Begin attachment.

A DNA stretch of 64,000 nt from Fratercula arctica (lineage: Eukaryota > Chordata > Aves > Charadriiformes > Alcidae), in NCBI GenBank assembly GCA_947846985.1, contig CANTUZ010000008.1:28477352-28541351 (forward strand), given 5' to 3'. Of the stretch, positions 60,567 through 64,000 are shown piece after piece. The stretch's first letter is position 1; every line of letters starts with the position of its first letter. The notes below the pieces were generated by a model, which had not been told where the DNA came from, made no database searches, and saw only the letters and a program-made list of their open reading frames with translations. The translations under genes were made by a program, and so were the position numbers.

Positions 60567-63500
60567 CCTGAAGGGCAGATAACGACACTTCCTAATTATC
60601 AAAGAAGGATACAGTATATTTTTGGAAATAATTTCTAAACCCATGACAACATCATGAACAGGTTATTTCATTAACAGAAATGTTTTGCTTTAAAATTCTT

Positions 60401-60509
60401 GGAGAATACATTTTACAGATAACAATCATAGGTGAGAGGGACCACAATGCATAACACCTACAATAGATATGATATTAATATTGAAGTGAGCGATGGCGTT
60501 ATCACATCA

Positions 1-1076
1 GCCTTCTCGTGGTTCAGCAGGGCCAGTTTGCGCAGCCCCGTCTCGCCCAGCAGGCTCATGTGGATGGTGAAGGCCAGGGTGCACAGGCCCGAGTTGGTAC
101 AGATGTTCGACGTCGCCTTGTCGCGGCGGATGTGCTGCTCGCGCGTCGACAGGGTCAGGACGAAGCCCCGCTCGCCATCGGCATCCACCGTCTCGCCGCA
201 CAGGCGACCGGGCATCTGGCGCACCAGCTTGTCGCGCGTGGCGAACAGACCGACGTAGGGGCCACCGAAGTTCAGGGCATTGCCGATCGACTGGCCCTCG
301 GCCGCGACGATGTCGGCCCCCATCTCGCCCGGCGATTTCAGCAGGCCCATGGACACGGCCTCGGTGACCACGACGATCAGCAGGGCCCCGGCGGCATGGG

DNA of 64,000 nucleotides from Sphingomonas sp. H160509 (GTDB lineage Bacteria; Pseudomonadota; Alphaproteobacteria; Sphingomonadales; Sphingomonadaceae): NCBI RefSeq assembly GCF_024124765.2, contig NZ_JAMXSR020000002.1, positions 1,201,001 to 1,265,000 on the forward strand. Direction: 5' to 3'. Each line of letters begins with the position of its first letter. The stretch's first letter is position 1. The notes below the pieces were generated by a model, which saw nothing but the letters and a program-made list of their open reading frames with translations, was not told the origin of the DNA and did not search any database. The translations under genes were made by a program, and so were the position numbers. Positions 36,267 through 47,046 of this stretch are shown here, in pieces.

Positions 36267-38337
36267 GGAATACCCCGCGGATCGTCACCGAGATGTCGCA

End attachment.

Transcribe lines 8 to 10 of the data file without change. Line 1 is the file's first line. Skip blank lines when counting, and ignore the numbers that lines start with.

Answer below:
Positions 1-1076
1 GCCTTCTCGTGGTTCAGCAGGGCCAGTTTGCGCAGCCCCGTCTCGCCCAGCAGGCTCATGTGGATGGTGAAGGCCAGGGTGCACAGGCCCGAGTTGGTAC
101 AGATGTTCGACGTCGCCTTGTCGCGGCGGATGTGCTGCTCGCGCGTCGACAGGGTCAGGACGAAGCCCCGCTCGCCATCGGCATCCACCGTCTCGCCGCA